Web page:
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Shredding the cord.

Byline: The Register-Guard

The TV landscape received a major jolt last week when two of the biggest TV content providers, HBO and CBS, announced that they will set up stand-alone services that will allow consumers to view their programming over the Internet - without having a cable or satellite dish subscription.

Internet streaming is already available from Netflix,, Hulu and others but they're primarily in the business of conveying other companies' content - although that, too, is changing as the larger services gradually move into producing their own programming.

HBO made its announcement on Oct. 15 but provided few details, saying only that its stand-alone service will be launched next year.

The next day CBS said it's also creating an online streaming service, CBS All Access, that will cost $5.99 per month and allow customers to stream current CBS shows the day after they air, plus give access to 5,000 episodes of past shows such as "Star Trek," "Cheers" and "MacGyver" via a companion service called CBS Classics.

CBS said its current shows will be streamed with advertisements but the ads will be shortened by 25 percent. CBS Classics shows will be streamed without ads. HBO doesn't carry advertising.

Not surprisingly, HBO's and CBS's announcements drew excited responses from people known as "cord-cutters" - mostly those 18 to 34 years old who had a cable or satellite subscription but canceled it, or who never had one.

Cord-cutters are part of a growing body of consumers who resent the high cost of cable and satellite subscriptions (roughly $50 per month for basic programming, double that or more for premium packages) and dislike being forced to accept dozens of channels they neither want nor need - what the distributors call "bundling."

The size of cable and satellite bills is based on the number of channels provided, and on which channels are included - HBO and ESPN are among the more expensive, for example - so bundling has been highly profitable for cable and satellite companies. HBO's and CBS's new services will move TV program distribution in the opposite direction - away from bundling and toward the "a la carte" or "menu" approach that cord-cutters and others have long advocated and desired.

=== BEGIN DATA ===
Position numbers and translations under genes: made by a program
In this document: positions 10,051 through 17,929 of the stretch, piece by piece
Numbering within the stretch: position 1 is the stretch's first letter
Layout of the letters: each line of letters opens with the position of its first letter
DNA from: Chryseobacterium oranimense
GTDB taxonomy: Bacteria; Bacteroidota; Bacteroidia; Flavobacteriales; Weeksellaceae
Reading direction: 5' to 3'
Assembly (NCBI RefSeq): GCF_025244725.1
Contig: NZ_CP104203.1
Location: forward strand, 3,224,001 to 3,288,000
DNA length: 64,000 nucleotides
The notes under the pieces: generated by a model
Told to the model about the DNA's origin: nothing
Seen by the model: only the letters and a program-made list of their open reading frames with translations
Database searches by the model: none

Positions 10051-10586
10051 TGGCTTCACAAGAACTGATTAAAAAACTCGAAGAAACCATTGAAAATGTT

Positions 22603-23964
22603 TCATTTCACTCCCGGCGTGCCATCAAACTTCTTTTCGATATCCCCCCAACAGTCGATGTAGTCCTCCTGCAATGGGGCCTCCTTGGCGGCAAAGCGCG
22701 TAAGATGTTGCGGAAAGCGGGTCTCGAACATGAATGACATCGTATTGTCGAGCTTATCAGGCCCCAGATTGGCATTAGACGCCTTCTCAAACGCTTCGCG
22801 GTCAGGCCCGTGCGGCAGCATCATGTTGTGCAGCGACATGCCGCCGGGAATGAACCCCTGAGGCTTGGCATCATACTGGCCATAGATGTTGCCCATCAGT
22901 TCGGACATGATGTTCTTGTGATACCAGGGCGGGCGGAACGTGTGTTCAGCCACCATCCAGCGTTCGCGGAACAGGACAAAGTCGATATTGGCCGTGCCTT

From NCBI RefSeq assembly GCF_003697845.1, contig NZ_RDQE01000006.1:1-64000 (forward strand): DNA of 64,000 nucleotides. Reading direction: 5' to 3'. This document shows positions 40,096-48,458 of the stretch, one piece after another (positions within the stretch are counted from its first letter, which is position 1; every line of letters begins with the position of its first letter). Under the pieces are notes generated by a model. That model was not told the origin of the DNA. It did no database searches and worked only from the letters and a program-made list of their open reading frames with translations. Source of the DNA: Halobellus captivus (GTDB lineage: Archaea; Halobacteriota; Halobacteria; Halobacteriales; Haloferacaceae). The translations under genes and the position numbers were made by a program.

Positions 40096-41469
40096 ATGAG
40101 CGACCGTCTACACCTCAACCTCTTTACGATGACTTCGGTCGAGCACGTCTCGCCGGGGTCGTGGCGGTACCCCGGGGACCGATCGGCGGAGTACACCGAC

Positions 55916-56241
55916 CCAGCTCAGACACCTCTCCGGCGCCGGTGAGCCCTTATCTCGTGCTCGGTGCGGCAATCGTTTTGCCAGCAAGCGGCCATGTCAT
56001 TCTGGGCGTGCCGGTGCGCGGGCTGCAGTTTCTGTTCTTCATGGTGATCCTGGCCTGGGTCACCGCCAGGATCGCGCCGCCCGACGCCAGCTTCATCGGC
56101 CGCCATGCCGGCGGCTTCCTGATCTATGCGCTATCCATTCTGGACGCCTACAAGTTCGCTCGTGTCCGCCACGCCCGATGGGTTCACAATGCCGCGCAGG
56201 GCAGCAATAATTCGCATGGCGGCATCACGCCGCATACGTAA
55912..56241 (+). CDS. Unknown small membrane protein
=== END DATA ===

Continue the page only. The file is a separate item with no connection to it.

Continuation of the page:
The pressure to reduce or eliminate bundling may end up being the biggest impact of the move toward more Internet streaming, and it's a cause for concern for some in the TV industry. In a New York Times column last April, media writer David Carr cited a report by analysts at New York-based Needham & Co. who estimated that half of all TV revenue, about $70 billion, would disappear if cable and satellite companies weren't allowed to bundle the programs they carry, and only 20 channels would be left for customers to choose from.

The number of cable and satellite subscribers has flattened to about 100 million - and actually declined a half-million this year from two years ago. Meanwhile, the number of high-speed Internet customers keeps inching up, to 90 million currently, and that's important because people need high-speed Internet service to do online streaming. Nearly two-thirds of U.S. households now have an Internet- connected device.

It would be premature to predict the demise of cable and satellite service, however. Both HBO and CBS said their content will continue to be available on those services, and in many if not most instances Internet service is provided by a cable, satellite or telecommunications company.

Also, there's one key exception in CBS All Access' offerings: It won't include major sports programming such the NFL, which is many Americans' final link to what's called "appointment TV," meaning television that has to be viewed on the broadcaster's schedule if it's to be seen live.

If - or when - the NFL, college basketball's "March Madness" and other major sporting events migrate to the Internet, traditional television viewing is likely to become a thing of the past. In the meantime, as media economist Hal Singer told The Washington Post last week, "We're chipping away at the Berlin Wall."
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Title Annotation:Editorial
Publication:The Register-Guard (Eugene, OR)
Date:Oct 23, 2014
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